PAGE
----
The Memory Machine

When it comes to virtual reality, there are no codes and expectations; there is no tradition that separates audience and action. “Everybody thinks that this is going to be an augmented 3-D film,” says Canadian musician Patrick Watson. “That’s the biggest thing that you can’t explain to people before they try it,” he continues.  “It’s not about 3-D—it’s not, ‘It’s going to be a little more exciting because it’s going to come close to my nose.’ I don’t think people really understand that.”

Watson is the subject a new short by French Canadian directing duo Félix Lajeunesse and Paul Raphaël. Titled Strangers and made in collaboration with directors Chris Lavis and Maciek Szczerbowski, Watson’s collaboration with Félix and Paul takes individual viewers into the musician’s Montreal studio as he plays the piano. Using a technology called the Oculus Rift, Lajeunesse and Raphaël change a scene into an environment. The viewer can watch Watson play or inspect the clutter in the room—Watson’s girlfriend’s first reaction to seeing the piece was to search for her keys.  “You’re no longer a spectator; you’re a witness,” explains Lajeunesse. “When someone looks at you—at the camera—unlike cinema, it makes you feel uncomfortable.”

“It’s about as different as when cinema was invented and the train came out of the screen and people fell down in their chairs,” adds Watson.

Strangers is currently screening at Sundance as part of the Festival’s ninth New Frontier program. Lajeunesse and Raphäel have created two other shorts showing at the festival: a companion piece to the Reese Witherspoon film Wild, WILD—The Experience, and Herders, which explores the dying lifestyle of a group of Mongolian yak herders.

Here, Watson, Lajeunesse, Raphäel, and Interview editor Emma Brown discuss the purpose and future of the emerging art form of virtual reality.

PATRICK WATSON: I thought it could be fun to talk about the difference between virtual reality and cinema—all the discussions we had about how it’s a different way of telling a story.

FÉLIX LAJEUNESSE: Yeah, it’s fundamentally different. The more we do projects in virtual reality, the more we become radical about that difference. One of the main differences is that in VR, the viewer is part of the scene; in cinema, it’s not the case. The viewer is more of an abstraction. As a filmmaker working in VR, you really need to take this into consideration. It’s easy to try to retrofit the language of cinema into VR, to think that this is the proper way to tell the story.

WATSON: I remember we talked to Maciek and Chris about how it’s almost like a memory machine; it feels more like you’re living a memory than you’re watching a movie.

LAJEUNESSE: I think that you’re more vulnerable, too. Cinema is kind of far from you—you’re protected by that screen. In virtual reality that barrier, that separation, is gone and you become more vulnerable as a viewer. You become more present. Even if you go into VR with a mindset that you’re not going to like it and you’re not going to believe it’s reality, there’s a portion of your brain that will still kind of surrender to that alternate reality. There’s a portion of your mind that you can’t really control that will think that it’s part of this new space. I really think that it becomes an extremely emotional medium in that sense. It speaks to the senses and it speaks to something that is very deep inside the human mind. It triggers emotions in a very vivid way that I think cinema can’t really do.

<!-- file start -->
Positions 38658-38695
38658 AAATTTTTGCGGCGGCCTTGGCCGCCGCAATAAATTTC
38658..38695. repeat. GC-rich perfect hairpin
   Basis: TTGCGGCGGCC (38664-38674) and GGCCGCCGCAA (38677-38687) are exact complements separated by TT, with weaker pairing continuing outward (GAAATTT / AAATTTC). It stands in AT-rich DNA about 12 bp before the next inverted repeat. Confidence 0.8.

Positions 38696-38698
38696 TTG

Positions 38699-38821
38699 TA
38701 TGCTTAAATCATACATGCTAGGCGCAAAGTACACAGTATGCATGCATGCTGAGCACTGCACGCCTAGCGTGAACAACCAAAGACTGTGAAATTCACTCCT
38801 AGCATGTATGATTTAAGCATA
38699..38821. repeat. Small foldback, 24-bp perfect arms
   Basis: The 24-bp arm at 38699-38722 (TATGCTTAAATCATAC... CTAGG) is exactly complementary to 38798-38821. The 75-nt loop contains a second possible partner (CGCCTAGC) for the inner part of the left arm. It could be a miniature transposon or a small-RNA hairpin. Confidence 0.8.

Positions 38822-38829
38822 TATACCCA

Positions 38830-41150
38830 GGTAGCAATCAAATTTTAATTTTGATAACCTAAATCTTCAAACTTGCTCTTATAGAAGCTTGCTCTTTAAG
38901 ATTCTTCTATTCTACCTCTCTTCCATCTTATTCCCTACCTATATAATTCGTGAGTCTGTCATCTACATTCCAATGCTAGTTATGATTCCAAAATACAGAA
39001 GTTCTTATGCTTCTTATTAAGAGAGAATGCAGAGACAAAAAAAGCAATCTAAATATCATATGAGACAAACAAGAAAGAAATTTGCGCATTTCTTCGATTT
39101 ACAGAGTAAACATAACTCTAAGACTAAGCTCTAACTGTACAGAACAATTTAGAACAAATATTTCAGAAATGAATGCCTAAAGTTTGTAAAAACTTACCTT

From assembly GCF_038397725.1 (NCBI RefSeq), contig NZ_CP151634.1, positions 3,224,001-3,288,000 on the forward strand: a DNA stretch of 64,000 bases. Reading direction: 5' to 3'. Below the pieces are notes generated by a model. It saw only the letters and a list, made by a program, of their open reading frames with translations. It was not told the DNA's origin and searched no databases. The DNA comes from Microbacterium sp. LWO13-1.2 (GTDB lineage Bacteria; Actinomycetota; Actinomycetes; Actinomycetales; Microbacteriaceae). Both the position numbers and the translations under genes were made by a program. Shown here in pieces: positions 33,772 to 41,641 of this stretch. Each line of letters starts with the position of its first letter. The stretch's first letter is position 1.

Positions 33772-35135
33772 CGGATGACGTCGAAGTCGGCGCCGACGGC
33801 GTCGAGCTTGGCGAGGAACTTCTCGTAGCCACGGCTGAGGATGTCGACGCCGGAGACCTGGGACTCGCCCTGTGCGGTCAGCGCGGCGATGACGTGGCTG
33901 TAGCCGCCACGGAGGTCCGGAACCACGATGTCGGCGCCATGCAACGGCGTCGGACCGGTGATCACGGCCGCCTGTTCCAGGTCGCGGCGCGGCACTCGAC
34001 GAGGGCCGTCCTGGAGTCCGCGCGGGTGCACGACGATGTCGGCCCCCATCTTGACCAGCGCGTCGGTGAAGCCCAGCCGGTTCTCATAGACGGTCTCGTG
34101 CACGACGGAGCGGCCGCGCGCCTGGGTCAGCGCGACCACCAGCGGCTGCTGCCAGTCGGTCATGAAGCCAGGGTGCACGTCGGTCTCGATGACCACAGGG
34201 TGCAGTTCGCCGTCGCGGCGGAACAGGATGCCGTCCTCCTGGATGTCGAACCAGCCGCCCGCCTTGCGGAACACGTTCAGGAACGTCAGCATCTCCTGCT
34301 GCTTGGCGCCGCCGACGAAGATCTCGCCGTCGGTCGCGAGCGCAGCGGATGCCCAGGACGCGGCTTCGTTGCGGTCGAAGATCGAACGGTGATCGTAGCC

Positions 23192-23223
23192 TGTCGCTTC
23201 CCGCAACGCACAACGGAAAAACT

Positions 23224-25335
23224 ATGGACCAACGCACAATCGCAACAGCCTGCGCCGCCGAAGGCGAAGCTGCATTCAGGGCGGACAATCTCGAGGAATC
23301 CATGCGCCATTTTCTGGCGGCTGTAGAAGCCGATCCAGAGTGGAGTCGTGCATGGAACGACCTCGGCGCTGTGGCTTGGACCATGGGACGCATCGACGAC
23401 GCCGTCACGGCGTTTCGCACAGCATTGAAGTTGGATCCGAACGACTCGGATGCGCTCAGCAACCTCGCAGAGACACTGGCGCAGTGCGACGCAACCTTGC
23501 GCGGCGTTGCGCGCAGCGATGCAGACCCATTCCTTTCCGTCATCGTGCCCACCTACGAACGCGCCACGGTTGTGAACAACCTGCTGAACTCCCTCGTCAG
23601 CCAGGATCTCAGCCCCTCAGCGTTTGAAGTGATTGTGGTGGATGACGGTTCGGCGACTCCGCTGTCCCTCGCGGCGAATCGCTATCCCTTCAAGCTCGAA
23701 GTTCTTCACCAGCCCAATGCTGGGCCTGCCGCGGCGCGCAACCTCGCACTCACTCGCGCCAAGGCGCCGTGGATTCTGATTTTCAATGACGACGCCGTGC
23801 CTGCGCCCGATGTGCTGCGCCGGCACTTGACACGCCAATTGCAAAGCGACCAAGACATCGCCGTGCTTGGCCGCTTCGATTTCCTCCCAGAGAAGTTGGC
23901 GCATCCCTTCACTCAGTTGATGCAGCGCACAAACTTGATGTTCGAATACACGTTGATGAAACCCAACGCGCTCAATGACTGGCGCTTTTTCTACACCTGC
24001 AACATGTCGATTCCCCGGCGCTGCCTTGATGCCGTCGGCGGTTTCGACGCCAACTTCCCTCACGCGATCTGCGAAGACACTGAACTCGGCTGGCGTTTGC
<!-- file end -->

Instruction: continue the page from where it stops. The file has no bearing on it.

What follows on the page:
WATSON: I think it’s more the medium of a documentary maker, because you have to make it look so real that your brain never second guesses itself—that you get lost there. A documentary-based filmmaker will, I think, excel more in this than someone who works in fiction and who’s used to creating a complete universe that’s isolated. For me, it’s a documentary machine. Fictions will be interesting much later, but, just like in film, the first half of the creations that will really profoundly move people will be in the documentary, very raw state. I feel making your own personal films on the VR will be the most interesting use of it. Looking at yourself from a different point of view is probably the strength of this machine.

LAJEUNESSE: It’s funny that you mention the notion of a memory machine, because it is a bit like encapsulating a moment of time and space—especially when you capture reality as we did with you when we did Strangers. It’s a bit as if you’re able to record a moment that can be preserved for the future. When we look at Strangers, every single time it gives me the feeling that I’m being sent back in time. There’s a change of seasons; if I’m watching the piece in the summer then I am back in Montreal during the winter months. It becomes very sensitive.

WATSON: Imagine something like [the documentary] Don’t Look Back with Bob Dylan. Imagine if that was recorded with VR and you sat backstage with Bob Dylan while they’re making all those jokes and they’re talking to people—actually looking around and looking at people look at Bob Dylan and how Bob Dylan moves and being a part of a moment like that. That’s why I think documentary will always be stronger. Imagine if my kid 20 years from now puts on the VR and sits in my studio when I’m a young man playing music, it would be so weird for him. It’s such a wild way of accessing a moment. There’s no art that offers such a weird experience.